SUSTAINABLE DENIM FROM FIELD TO BODY.
Denimaize uses biological design to redesign denim. We utilize wasted and diseased corn husks and process them to extract their cellulose fibers. The durable, stiff corn fibers are spun with soft flax fibers and woven in a twill pattern. The fabric is then colored with microbial dye and relaxed with cellulase enzymes. Denimaize is a response to the dominance of the corn crop in the U.S. and the waste it generates, as well as the vast pollution in the denim industry. Denimaize is proposing a biological (albeit corny) alternative to the old way of denim processing.
For more, visit https://denimaize.webflow.io/.
Making your favorite pair of jeans likely used about 2,000 gallons of water. They were processed abroad with harsh chemicals and unsavory labor conditions before they reached your closet. The average American woman owns seven pairs of jeans. Denimaize’s solution to America’s denim obsession is grown here at home — corn. 250 million tons of corn waste piles up in the U.S. each year, in the form of corn husks.
Our denim is made from retted corn husk fibers, colored with microbial dyeing, and relaxed with enzymes. Denimaize is reweaving the future of denim.
Our fabric uses husks "diseased" with Corn Smut, a fungal infection. By weaving diseased husks together in one functional fabric, we hope to question what is considered “waste.”
When Corn Smut infects a corn plant, kernels grow bulbous and discolored. These infected crops are often destroyed on the farm, even though the infected galls are safe, and even edible. In Mexico, smut has been valued for millennia as the delicacy, huitlacoche.
Though eating huitlacoche hasn't caught on in the United States, we hope that our denim will recast corn smut as a useful bioresource, not waste.
THREE KEY ISSUES GUIDED OUR DESIGN decisions.
Water Waste. Jeans are mostly made of cotton, a highly water-intensive crop. Relaxing jeans often requires repetitive washes. Stretch jeans, blended with elastane or rayon, release plastic residue into water.
Chemical Coloring. Indigo and synthetic dyes are toxic, and pollute aquatic life. Denim is also faded with sandblasting, which creates permanent respiratory and gastrointestinal illnesses for its workers.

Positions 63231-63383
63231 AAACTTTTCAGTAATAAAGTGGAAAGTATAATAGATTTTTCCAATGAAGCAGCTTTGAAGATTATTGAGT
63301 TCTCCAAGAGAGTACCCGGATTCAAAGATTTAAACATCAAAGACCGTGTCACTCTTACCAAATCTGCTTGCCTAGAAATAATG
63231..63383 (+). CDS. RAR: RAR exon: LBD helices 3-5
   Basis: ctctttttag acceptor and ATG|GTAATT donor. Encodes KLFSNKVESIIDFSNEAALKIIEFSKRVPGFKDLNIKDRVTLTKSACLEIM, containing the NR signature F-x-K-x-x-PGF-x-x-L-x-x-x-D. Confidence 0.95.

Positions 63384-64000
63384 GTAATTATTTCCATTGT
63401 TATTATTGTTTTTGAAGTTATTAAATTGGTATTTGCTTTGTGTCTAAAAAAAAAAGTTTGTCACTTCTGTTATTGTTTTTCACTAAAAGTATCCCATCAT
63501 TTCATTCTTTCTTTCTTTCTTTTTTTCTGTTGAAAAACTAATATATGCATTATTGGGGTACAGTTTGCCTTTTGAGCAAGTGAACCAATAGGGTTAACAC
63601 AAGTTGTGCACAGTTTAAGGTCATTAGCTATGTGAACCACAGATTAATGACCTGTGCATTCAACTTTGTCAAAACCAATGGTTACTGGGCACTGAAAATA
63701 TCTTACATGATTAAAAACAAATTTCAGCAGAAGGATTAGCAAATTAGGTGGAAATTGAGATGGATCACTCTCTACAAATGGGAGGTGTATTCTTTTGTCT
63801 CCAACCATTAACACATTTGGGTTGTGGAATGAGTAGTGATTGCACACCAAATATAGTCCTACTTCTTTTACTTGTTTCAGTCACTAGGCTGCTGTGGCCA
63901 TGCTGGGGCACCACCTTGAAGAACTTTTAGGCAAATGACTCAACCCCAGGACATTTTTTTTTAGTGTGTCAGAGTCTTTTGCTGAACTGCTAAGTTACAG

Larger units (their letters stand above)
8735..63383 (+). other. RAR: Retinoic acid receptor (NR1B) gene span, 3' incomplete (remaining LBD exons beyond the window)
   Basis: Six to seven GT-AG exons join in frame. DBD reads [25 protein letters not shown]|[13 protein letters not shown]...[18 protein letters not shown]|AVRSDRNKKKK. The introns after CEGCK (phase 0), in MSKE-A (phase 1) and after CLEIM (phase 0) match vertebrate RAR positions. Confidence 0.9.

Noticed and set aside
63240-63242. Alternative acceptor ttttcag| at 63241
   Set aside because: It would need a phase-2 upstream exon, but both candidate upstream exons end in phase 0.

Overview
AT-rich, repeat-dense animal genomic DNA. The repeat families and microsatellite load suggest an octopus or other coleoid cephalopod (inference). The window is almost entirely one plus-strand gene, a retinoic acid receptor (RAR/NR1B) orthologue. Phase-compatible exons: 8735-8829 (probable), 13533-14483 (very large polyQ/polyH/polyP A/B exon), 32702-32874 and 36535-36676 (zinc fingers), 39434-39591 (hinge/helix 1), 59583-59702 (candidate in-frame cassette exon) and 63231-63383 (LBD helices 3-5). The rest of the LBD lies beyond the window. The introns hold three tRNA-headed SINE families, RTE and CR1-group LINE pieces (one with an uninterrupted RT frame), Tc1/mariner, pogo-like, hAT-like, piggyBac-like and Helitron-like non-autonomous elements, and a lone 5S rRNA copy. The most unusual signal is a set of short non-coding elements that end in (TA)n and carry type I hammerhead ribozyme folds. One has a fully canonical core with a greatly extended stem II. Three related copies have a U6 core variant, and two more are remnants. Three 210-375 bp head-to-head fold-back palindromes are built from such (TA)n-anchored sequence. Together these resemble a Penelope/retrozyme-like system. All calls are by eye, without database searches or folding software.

Long Supply Chains. Most jeans are made in countries with fewer labor restrictions. The lengthy transport from factory to American stores lowers producer costs at the expense of energy consumption.
Corn Husk Denim. Diseased corn husks, an agricultural waste product, could be turned into textile fibers, which allow for a more efficient use of cropland and water. By separating lignocellulose fibers from the husk and spinning it into yarn, we can transform this natural waste into a viable alternative for cotton and other traditional fabrics in denim.
Bacterial Dye Process. Corn farms are fertilizer-intensive and runoff leads to eutrophication of nearby rivers and lakes. Common pathogens in soil produce vibrant natural pigments or are easily transformable to produce unique colors. These vary by corn's soil, providing a broad range of colors.
Localized Supply Chains. By collecting diseased corn husks from American farms, transportation costs will be kept at a minimum. Sourcing raw materials from local fields ultimately works towards lowering our carbon footprint. This enables better forecasting, consistent production, and more effective use of resources.
To facilitate the separation of the cellulose fibers from the husk, we soaked dried corn husk in a solution of sodium hydroxide (NaOH) and hot water. The chemical solution breaks down the husk and leaves us with corn fiber. The fibers are then rinsed with water, neutralized with 20% acetic acid, and finally left to dry.
Once the fibers are separated from the husk, they can then be spun into thread, and woven using a hand loom.
We cultured bacteria, including S. marcescens and C. violaceum, that were both natural and genetically engineered to create diverse colors from light pink to navy blue. We shocked the bacteria in both ice and heat, to trigger a transformation, then put the cells on an agar plate to incubate. Finally, we transported the bacteria in ethanol and extracted the pigment and dye. This process reduces two existing problems in the traditional denim-making process: excessive water waste and chemical coloring. Microbial dyeing also ties back to our slogan of “redesigning disease.” Here, bacteria, a traditionally “gross” concept, is used to provide beautiful, aesthetic value.
Finally, we softened our denim material using cellulase, an enzyme that breaks down plant fibers. The cellulase naturally softens the fabric and makes it less rigid. This process imitates stone-washing, but it uses far less water and acids, like pumice. Productivity increases by 30-50%, as small doses of enzymes can replace dozens of pounds of pumice. Pumice dust also poses a massive danger to employees – by exposing them to particles that cause respiratory damage. Thus, our cellulase post-processing procedure can prevent this toxic exposure.
TEAM MEMBERS: Julia Bell, Saif Khawaja, Cecile Zhang, Natalia Cabalceta
Denimaize took part at the Biodesign Challenge 2019, where it was a Top 9 Global Finalist and was presented at the Museum of Modern Art (MoMA). The Biodesign Challenge is a competition for students at top universities to take part in imagining the future of biotechnology. Received recognition in an article by Forbes. Denimaize will also be exhibited at the 2019 London Design Festival, a week-long festival that promotes London as the design capital of the world, at the Victoria and Albert Museum (V&A). The project was also selected by University of Pennsylvania curators to be a part of the inaugural exhibition of the newly-branded Stuart Weitzman School of Design, honoring world-renowned shoe designer and Penn alum Stuart Weitzman.